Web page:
I’m not sure if I have a novel’s worth of thoughts stuck in my grey matter, or just a bunch of scenes that might somehow clag together to form a cohesive story. Or a series of stories. It’s just hard to put stuff together in a cohesive form so that I can get them on paper.

Thoughts and ideas for more adult tales are mixed up with ones definitely more suitable for the younger audience. Which brings with it other problems… like the fact that any decent book for under-10’s needs pictures, and I can’t draw for toffee (or any other sugar-based snack). But, then I’ve seen kids’ books with really bad drawings in them that the author has done anyway and they’re quite charming. Or do I try to find a friend who doesn’t mind wasting their time slapping some paint down in exchange for getting a co-author / artist credit?

I’ve always thought that arrangement a little unfair as the author, generally, has the ideas but the time taken to write a 30-page children’s story must be far less than that taken to draw / paint the accompanying illustrations. However, the person with the word processor generally seems to win out in terms of both fame and financial recompense.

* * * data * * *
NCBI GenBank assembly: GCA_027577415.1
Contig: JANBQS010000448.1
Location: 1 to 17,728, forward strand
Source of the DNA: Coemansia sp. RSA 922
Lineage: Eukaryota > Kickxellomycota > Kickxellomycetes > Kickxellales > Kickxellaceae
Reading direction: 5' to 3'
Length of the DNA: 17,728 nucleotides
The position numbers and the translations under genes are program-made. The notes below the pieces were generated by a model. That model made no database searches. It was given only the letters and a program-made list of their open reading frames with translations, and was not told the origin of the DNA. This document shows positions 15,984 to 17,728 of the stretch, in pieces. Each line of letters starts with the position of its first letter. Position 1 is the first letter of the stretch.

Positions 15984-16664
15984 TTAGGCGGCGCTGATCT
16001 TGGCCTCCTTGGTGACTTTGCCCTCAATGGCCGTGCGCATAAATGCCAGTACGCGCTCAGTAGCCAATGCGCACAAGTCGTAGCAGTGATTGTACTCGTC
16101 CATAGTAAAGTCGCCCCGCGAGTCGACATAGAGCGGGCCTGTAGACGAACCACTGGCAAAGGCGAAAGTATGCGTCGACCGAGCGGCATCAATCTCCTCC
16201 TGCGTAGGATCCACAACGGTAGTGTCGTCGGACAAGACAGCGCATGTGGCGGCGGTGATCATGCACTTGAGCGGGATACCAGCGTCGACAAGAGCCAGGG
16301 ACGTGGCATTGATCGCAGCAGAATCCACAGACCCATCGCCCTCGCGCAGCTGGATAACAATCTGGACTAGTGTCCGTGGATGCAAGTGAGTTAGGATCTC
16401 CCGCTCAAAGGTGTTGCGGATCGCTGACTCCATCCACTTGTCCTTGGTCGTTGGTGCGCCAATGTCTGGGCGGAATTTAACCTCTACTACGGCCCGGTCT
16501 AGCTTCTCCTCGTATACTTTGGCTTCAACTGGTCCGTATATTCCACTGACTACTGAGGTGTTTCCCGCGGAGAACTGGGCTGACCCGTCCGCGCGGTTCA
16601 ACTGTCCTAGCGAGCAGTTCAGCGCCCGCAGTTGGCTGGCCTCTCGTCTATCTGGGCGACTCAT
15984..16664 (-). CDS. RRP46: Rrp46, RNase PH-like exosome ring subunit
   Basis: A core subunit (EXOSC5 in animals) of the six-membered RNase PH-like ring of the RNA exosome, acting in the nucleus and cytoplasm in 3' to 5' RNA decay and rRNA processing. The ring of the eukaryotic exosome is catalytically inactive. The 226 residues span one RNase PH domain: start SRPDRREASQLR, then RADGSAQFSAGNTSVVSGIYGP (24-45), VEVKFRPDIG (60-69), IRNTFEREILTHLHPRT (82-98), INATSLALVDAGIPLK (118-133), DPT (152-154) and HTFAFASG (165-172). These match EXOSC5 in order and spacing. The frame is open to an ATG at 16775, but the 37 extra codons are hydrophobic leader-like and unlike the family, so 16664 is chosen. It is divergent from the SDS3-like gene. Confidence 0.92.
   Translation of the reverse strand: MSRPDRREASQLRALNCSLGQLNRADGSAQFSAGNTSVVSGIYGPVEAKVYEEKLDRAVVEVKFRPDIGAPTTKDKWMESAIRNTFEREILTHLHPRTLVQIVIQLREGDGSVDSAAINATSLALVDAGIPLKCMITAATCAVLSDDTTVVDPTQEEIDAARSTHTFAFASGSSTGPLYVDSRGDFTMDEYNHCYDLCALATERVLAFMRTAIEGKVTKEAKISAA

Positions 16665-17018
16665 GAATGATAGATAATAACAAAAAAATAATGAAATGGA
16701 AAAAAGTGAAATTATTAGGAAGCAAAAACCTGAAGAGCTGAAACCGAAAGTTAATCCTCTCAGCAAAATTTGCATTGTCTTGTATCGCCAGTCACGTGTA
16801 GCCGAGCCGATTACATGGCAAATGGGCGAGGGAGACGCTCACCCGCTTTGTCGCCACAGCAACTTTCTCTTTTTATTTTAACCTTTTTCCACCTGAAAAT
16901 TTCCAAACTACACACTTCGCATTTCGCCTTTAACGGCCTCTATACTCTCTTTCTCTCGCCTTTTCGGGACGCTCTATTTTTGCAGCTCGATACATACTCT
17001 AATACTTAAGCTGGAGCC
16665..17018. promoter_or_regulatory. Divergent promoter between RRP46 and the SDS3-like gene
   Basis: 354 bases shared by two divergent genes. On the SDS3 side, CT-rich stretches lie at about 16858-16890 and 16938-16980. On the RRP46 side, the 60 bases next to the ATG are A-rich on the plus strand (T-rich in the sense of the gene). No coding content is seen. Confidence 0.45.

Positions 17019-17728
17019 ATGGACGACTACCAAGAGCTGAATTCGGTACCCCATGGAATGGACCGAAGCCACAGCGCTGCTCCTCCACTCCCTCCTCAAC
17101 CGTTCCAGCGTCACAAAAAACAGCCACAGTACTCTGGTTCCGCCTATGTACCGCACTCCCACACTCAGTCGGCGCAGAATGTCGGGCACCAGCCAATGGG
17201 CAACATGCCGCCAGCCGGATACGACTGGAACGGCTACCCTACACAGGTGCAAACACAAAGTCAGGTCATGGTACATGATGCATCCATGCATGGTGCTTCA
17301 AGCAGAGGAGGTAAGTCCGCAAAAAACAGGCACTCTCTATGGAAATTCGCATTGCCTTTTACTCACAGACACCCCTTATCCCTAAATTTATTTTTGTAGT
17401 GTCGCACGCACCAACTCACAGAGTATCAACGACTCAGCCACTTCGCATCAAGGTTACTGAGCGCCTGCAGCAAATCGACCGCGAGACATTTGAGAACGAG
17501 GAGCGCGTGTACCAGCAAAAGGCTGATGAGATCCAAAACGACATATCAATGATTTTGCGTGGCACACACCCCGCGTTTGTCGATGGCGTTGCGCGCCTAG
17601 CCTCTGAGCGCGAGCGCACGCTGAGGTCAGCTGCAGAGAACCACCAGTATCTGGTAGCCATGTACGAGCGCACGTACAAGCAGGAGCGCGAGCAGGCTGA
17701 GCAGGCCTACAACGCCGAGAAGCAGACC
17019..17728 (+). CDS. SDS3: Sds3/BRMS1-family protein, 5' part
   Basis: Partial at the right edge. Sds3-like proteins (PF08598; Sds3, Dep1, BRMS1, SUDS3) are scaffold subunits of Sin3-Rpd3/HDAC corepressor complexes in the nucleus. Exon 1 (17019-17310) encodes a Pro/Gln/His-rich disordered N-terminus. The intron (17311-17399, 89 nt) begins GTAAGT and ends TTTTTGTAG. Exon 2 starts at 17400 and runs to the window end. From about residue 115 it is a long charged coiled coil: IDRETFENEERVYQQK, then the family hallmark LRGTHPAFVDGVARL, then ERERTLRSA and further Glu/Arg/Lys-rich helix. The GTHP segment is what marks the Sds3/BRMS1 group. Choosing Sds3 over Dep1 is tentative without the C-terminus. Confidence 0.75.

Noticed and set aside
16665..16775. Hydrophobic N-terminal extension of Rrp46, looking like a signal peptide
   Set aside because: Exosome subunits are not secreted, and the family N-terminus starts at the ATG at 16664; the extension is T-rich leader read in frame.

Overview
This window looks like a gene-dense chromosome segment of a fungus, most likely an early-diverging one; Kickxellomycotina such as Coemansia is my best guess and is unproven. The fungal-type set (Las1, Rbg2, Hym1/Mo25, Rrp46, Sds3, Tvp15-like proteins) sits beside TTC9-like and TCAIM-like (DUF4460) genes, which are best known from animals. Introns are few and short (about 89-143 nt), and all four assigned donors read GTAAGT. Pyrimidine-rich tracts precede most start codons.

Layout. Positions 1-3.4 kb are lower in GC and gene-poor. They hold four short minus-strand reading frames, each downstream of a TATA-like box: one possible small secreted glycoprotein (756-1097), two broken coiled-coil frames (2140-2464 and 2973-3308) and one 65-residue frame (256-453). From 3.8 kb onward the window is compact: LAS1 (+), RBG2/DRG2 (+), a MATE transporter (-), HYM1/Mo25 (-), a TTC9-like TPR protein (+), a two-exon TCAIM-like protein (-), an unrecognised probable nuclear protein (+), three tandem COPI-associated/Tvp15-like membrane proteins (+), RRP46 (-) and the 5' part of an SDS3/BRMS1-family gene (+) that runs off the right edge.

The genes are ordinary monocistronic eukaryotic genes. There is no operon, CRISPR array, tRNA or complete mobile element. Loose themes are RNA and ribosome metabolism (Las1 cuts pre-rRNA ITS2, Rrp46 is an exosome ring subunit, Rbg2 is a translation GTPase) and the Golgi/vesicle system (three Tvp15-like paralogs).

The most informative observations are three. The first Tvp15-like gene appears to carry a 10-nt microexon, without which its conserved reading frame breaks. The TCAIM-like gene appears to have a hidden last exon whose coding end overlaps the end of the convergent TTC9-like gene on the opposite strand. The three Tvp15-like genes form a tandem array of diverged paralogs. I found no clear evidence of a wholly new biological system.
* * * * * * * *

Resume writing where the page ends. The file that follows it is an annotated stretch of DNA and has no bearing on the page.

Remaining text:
I’d like to say “back to the drawing board” but, as detailed above, that’s probably somewhat inaccurate.

Orange Mojo

Source: WikiMedia

Source: WikiMedia

Why orange? Well, I’ve got a nice mug of hot orange juice on my desk. Other teachers have tea, I have dilute juice. Less caffeine, more sugar. That’s got to be good, right?

The interesting thing with oranges is that old argument about which came first – the name of the colour or the name of the fruit. Well, from what I’ve read it depends on what language you speak. As far as English is concerned, we didn’t have a word for orange until the fruit was introduced – along with its descriptive name. This is why we claim to have a bird known as a “robin red breast” when the vast majority of our avian friends have a more obviously orange tint to their chests.

Simply, there wasn’t a word to describe their colour so we went for the closest – red. If we had a more agreeable climate for the growth of these little spherical bundles of Vitamin C, how things could have been different.

I really like oranges, but I don’t eat them too often. Partly as fruit’s so damn expensive, and partly as I’m too lazy to peel them. It’s much easier just to shovel grapes into your mouth, or bite into an apple. Oranges need preparation. And, failing, that, too much tidying afterwards.